Mining accident in Russia kills 11

  • Dozens of people trapped underground, rescue efforts halted
  • Rescue workers fear an explosion
  • Last accident to hit the heart of Russian coal mines

MOSCOW, Nov. 25 (Reuters) – At least 11 miners died Thursday in a coal mining accident in Russian Siberia and an operation to rescue dozens more people trapped underground has been suspended due to the risk of explosion, said the governor of the region.

Coal dust caught fire in a ventilation shaft at the Listvyazhnaya mine in the snow-capped Kemerovo region early Thursday, filling the mine with smoke, the TASS news agency said citing local emergency services.

“The risk of explosion is very high. We have decided to suspend search and rescue operations until the gas concentration decreases,” said regional governor Sergei Tsivilev. The levels of methane and CO2 were dangerously high, he said.

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Eleven people were dead and 35 others were still underground, he said. Dozens have been treated in hospital, at least some of them with smoke poisoning. Four were in critical condition.

The Kemerovo coal industry, about 3,500 km east of Moscow, has been affected by fatal accidents for years.

The mine is part of SDS-Holding, owned by the private company Siberian Business Union. The union did not immediately comment.

Before the rescue operation stopped, the governor said there was still electricity and ventilation in the mine, but they had lost contact with some people deep underground.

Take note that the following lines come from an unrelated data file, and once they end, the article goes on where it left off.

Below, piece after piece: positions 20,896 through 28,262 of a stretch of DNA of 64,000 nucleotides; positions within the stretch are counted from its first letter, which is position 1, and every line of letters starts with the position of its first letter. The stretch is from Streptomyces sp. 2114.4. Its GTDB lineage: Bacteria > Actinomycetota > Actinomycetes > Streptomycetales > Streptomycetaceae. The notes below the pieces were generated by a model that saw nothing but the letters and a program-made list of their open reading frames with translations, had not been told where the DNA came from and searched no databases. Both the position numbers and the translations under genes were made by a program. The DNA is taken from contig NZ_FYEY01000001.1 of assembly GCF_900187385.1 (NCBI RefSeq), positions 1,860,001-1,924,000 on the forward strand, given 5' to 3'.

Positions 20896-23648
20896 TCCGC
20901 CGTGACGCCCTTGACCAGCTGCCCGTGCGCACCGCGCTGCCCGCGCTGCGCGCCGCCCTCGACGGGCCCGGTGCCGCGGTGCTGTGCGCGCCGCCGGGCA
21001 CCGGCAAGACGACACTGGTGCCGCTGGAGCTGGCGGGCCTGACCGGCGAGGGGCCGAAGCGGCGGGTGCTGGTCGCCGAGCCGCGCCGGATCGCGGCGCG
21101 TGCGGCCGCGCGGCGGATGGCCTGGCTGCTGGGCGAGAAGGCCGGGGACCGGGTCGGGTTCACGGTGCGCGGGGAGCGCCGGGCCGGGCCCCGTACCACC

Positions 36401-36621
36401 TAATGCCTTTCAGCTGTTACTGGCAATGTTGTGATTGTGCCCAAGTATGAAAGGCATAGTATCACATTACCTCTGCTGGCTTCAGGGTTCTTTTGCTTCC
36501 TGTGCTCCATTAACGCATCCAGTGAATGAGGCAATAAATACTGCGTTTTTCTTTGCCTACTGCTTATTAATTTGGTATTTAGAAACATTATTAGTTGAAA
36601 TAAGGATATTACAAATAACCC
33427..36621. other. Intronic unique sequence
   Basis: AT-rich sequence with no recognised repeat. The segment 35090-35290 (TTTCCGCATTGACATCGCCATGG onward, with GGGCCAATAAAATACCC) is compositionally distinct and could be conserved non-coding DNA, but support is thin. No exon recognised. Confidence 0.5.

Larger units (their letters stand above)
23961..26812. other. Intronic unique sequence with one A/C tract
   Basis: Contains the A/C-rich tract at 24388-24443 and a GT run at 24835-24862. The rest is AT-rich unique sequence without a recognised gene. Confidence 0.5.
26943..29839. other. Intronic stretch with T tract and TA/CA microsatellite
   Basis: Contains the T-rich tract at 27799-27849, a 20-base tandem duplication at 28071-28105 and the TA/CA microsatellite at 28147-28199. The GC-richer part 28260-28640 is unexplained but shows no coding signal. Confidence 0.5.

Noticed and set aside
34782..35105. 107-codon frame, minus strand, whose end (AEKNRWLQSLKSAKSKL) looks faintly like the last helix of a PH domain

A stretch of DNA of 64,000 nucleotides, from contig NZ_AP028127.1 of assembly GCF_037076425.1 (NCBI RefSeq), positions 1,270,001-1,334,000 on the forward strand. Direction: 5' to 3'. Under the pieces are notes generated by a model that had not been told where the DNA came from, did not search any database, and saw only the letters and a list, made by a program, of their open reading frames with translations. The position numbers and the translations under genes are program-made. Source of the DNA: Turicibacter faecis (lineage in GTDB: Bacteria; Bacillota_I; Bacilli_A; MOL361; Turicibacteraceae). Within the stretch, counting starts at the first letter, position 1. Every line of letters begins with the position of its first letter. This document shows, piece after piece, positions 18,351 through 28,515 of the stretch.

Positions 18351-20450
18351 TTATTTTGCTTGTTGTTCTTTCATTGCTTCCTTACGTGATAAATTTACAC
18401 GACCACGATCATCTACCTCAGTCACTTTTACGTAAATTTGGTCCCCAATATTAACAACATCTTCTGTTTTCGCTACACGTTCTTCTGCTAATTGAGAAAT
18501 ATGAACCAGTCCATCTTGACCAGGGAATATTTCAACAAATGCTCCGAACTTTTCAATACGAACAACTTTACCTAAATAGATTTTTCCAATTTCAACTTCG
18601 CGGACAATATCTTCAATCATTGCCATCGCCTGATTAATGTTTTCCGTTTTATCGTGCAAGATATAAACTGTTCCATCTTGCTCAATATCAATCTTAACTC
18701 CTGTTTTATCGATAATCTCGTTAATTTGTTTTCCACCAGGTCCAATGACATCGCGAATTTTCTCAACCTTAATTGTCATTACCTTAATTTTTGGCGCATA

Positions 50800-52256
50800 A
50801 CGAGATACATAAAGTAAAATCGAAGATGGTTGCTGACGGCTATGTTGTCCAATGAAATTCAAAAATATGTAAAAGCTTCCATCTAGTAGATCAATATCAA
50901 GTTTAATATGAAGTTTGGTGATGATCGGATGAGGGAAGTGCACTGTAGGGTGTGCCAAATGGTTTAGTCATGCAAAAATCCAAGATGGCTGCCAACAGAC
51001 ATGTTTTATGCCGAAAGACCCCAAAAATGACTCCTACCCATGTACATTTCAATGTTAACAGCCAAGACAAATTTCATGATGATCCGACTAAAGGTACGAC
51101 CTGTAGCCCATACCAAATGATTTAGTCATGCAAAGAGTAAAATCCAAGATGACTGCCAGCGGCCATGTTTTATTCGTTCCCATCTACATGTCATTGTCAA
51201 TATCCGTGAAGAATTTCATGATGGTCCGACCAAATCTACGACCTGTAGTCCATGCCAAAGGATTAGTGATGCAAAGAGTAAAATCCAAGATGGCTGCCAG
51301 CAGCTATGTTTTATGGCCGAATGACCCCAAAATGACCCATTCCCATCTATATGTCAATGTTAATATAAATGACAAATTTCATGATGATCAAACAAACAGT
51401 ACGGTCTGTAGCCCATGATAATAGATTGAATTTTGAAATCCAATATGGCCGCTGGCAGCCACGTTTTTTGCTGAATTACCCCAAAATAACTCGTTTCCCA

“At the moment there is no thick smoke, so we hope there is no fire,” Tsivilev said on his Telegram channel. “We have no line of communication with these people, the underground communication system is not working.”

Some 285 people were inside the mine when smoke spread through the ventilation shaft, the emergency ministry said. At least 239 reached above the ground, authorities said. They did not say what caused the smoke.


On state television, President Vladimir Putin said he had spoken to the governor and emergency officials, calling the accident “a great misfortune”.

“Unfortunately, the situation is not improving. And there is a danger to the lives of the rescuers … We hope they can save as many people as possible,” he said.

The Kremlin said Putin ordered the emergency minister to visit the region to help.

Kemerovo declared a three-day mourning period.

In 2007, Kemerovo was the site of the worst mining accident since the collapse of the Soviet Union in 1991 when an explosion at the Ulyanovskaya mine claimed the lives of more than 100 people.

In 2010, explosions at the region’s Raspadskaya mine killed more than 90 people.

The law enforcement agency’s regional branch of the Inquiry Committee said it had opened a criminal case for negligence causing death.

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Reporting by Anton Kolodyazhnyy, Alexander Marrow, Anastasia Lyrchikova and Gleb Stolyarov; Writing by Alexander Marrow / Tom Balmforth; Editing by Stephen Coates and Bernadette Baum

Our standards: Thomson Reuters Trust Principles.

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